It was on this day in 1898 that Canada released its first Christmas stamp.
Canadian Postmaster General William Mulock wanted a Christmas stamp that would show the vast extent of the British Empire, with Canada’s place in the centre. According to canadachannel.ca, the result was this design made by Warren L. Green, president of the American Bank Note Company Limited in Ottawa.
The lines come from Sir William Morris, a Welsh poet. On the occasion of Queen Victoria’s Diamond Jubilee, Morris wrote “A Song of Empire”, published as the Jubilee Ode in June, 1897. The line occurs in the following stanza:
“We hold a vaster Empire than has been!
Nigh half the race of man is subject to our Queen!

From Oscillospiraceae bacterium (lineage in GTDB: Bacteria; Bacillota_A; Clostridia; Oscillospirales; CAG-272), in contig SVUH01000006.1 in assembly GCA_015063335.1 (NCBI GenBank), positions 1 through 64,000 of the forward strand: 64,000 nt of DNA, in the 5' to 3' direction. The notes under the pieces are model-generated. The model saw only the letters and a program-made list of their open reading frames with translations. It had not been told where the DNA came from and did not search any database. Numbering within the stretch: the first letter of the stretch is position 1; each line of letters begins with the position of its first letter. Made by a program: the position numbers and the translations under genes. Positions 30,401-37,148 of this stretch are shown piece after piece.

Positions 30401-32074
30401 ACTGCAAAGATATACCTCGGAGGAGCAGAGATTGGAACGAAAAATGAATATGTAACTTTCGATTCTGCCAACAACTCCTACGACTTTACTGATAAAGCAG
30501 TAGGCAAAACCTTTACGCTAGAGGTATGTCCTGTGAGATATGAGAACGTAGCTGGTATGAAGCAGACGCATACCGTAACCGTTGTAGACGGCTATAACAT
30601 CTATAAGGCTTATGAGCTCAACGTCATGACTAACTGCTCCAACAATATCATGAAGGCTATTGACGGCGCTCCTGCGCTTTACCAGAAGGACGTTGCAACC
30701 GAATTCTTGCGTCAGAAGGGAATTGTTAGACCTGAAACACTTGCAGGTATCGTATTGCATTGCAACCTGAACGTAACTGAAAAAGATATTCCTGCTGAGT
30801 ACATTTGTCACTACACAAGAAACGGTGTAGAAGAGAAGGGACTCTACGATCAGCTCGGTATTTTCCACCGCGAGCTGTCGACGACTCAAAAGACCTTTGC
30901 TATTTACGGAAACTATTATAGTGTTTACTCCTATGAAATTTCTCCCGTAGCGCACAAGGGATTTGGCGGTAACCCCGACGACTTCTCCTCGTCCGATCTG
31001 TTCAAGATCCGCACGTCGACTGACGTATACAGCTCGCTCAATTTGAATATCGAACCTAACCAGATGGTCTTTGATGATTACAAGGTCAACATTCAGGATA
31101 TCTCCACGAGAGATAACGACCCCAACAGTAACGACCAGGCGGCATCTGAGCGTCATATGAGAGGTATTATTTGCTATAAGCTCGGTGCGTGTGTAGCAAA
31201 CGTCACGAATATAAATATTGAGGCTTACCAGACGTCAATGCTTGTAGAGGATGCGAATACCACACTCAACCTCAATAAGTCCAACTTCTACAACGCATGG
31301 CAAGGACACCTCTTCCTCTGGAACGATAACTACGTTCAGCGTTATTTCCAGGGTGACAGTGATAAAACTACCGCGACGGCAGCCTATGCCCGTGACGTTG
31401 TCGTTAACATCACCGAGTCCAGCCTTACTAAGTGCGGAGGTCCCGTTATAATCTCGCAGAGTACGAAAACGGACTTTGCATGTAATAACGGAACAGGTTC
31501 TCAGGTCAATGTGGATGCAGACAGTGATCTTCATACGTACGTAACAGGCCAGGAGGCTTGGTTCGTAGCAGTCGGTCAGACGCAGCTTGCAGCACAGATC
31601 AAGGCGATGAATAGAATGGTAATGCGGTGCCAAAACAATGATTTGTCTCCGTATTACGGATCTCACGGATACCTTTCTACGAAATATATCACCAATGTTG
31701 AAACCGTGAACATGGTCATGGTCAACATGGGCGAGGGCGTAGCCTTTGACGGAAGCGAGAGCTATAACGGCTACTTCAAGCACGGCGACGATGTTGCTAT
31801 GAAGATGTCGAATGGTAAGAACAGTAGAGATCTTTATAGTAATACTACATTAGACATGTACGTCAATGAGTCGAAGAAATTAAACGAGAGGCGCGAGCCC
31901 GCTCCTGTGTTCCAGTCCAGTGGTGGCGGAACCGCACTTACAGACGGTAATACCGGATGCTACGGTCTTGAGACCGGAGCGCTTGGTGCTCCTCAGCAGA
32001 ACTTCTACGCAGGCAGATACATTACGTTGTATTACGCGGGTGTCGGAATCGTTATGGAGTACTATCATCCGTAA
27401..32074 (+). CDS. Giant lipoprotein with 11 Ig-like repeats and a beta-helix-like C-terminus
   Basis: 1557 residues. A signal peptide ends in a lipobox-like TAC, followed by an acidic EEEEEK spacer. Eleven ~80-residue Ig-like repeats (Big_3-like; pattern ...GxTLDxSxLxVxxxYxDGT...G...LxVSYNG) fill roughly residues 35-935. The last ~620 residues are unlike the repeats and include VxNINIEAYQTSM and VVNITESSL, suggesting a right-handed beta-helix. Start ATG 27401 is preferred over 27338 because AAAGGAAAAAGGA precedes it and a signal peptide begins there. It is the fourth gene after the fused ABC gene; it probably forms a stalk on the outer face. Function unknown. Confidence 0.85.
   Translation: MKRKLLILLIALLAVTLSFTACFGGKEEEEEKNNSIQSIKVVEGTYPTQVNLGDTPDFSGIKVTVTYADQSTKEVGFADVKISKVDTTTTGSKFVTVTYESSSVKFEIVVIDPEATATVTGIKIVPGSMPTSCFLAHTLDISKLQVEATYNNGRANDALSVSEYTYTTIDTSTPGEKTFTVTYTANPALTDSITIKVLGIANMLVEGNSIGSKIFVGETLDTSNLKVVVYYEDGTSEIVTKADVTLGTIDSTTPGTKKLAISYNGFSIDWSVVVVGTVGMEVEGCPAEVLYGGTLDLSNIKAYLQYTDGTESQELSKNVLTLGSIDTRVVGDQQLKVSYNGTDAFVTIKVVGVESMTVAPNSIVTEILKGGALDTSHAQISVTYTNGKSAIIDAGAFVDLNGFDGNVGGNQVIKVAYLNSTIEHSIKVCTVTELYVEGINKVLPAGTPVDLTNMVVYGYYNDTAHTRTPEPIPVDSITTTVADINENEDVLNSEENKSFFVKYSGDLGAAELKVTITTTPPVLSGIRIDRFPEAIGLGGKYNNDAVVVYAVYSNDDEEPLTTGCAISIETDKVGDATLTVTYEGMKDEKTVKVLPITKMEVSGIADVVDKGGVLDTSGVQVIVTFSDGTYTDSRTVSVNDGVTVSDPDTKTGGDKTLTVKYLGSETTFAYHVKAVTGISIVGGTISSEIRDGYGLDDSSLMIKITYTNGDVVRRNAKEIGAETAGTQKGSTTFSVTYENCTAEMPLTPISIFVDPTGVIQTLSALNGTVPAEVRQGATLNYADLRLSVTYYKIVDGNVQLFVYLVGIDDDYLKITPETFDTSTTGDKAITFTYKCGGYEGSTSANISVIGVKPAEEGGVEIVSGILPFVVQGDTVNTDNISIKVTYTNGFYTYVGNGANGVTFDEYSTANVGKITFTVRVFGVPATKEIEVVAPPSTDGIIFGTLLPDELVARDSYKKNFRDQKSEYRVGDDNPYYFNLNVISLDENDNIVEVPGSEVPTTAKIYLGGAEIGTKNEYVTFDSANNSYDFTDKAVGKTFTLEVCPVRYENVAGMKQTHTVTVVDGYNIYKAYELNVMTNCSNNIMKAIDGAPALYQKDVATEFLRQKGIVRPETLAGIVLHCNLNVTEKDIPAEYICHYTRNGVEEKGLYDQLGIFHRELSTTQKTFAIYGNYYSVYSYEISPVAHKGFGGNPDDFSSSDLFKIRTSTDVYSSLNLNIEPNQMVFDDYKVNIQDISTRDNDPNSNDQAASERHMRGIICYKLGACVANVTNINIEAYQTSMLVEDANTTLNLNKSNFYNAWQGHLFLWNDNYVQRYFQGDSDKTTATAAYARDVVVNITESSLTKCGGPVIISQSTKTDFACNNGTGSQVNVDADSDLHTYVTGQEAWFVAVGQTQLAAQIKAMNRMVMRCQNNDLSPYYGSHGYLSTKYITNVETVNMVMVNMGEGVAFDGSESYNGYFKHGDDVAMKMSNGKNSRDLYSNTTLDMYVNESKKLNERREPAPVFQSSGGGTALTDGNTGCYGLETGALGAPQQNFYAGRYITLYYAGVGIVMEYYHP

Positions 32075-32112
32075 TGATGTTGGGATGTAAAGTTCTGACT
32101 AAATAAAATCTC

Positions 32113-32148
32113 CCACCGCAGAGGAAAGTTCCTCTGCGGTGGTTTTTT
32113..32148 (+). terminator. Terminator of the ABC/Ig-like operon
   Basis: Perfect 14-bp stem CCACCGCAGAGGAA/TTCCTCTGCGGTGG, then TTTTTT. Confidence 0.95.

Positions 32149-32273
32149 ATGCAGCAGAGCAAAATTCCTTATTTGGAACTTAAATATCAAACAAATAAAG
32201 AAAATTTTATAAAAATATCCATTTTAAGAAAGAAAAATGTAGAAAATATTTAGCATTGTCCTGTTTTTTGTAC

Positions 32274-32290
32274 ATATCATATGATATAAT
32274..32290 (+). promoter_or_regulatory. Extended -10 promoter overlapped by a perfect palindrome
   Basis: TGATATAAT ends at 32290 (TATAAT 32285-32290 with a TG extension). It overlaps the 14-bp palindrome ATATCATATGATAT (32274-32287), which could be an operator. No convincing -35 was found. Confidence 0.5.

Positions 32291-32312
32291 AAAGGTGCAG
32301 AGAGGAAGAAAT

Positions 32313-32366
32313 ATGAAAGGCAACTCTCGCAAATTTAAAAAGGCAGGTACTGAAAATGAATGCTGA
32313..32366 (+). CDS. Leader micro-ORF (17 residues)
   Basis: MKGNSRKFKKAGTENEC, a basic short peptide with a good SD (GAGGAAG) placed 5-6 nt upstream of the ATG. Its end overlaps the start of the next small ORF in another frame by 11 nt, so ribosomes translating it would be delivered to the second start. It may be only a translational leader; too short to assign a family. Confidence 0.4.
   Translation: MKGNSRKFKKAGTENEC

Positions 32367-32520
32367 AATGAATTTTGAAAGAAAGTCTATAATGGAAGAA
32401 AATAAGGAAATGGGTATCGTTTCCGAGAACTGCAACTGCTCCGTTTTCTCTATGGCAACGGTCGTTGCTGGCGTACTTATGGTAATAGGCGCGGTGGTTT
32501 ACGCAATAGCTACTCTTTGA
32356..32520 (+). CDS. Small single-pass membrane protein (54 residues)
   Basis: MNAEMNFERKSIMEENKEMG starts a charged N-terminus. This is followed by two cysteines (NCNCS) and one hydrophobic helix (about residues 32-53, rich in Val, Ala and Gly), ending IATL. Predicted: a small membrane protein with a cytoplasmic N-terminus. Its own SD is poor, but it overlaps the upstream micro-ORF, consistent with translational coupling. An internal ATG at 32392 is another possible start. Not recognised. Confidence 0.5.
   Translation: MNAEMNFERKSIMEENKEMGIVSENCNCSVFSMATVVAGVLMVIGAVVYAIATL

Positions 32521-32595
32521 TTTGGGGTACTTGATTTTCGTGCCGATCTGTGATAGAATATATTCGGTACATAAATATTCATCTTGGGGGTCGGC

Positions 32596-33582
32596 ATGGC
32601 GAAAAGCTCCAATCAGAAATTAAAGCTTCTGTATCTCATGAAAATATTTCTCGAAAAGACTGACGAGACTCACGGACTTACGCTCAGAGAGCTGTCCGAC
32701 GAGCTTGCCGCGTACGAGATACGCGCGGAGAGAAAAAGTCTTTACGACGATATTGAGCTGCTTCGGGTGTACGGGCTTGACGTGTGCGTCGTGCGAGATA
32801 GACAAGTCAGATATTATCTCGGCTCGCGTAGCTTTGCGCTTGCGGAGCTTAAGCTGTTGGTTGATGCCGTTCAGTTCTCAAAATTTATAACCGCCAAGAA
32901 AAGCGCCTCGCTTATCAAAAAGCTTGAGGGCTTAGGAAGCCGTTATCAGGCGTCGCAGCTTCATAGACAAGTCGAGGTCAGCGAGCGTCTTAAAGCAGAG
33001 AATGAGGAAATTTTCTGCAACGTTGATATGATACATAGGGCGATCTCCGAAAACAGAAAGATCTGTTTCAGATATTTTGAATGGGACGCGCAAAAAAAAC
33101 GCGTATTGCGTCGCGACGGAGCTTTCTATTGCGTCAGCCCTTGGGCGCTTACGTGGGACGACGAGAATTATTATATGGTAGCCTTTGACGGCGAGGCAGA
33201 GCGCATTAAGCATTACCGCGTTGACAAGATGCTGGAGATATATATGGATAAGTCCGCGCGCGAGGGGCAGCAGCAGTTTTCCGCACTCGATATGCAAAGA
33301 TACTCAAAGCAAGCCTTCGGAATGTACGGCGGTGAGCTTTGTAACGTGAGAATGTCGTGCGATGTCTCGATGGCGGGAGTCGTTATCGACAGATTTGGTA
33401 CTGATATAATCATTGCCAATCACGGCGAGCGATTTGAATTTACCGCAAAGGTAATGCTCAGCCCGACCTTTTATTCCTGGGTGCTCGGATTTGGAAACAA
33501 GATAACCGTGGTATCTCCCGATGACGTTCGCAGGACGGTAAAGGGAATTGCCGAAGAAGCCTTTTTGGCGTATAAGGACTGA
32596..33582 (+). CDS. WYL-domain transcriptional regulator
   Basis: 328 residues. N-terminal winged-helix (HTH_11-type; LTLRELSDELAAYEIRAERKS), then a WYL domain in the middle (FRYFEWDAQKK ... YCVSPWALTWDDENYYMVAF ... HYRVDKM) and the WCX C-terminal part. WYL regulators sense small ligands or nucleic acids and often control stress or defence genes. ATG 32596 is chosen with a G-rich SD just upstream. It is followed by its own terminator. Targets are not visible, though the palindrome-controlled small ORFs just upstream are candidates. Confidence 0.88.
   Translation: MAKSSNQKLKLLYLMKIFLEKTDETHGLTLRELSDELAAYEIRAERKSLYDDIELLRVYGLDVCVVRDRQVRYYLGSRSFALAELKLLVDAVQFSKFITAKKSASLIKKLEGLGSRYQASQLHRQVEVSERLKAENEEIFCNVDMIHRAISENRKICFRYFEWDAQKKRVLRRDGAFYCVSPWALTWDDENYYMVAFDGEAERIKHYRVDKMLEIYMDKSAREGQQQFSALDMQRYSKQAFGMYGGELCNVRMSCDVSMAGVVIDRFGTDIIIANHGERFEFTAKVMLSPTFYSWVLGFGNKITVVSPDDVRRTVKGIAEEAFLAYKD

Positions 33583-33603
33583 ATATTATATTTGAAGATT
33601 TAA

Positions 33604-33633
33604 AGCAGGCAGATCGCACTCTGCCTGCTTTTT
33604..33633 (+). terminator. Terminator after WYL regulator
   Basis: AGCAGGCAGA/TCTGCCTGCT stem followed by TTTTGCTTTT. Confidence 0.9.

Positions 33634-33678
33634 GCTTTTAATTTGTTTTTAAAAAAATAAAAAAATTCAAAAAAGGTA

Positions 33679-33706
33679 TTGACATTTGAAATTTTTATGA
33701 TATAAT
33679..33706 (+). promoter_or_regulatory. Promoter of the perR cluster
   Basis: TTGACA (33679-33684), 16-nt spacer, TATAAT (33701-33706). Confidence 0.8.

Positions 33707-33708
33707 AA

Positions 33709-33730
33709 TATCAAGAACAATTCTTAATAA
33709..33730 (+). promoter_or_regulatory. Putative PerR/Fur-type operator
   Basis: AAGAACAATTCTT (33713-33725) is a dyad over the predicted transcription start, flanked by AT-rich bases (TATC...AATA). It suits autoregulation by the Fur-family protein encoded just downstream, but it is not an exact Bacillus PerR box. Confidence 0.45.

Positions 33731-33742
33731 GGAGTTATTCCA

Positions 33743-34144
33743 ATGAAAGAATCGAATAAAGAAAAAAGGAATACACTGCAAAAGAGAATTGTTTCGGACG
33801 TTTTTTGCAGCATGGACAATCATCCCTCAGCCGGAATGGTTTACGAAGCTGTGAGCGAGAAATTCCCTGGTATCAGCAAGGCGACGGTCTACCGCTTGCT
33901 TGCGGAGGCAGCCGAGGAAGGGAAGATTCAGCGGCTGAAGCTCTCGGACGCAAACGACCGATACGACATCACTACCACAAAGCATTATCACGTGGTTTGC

Nigh half the wide, wide earth is ours in fee!
And where her rule comes all are free.
And therefore ’tis, O Queen, that we,
Knit fast in bonds of temperate liberty,
Rejoice to-day, and make our solemn Jubilee.”
However, according to Wikipedia, that stamp was not intentionally earmarked to celebrate Christmas.
The Canadian map stamp of 1898 bears an inscription “XMAS 1898”, but it was actually issued to mark the inauguration of the Imperial Penny Postage rate. The Christmas connection has long been reported to have been the result of quick thinking; William Mulock was proposing that it be issued on Nov. 9 to “honor the Prince” (meaning the Prince of Wales), but when Queen Victoria asked “what Prince?” in a displeased manner, Mulock realized the danger, and answered “Why, madam, the Prince of Peace.”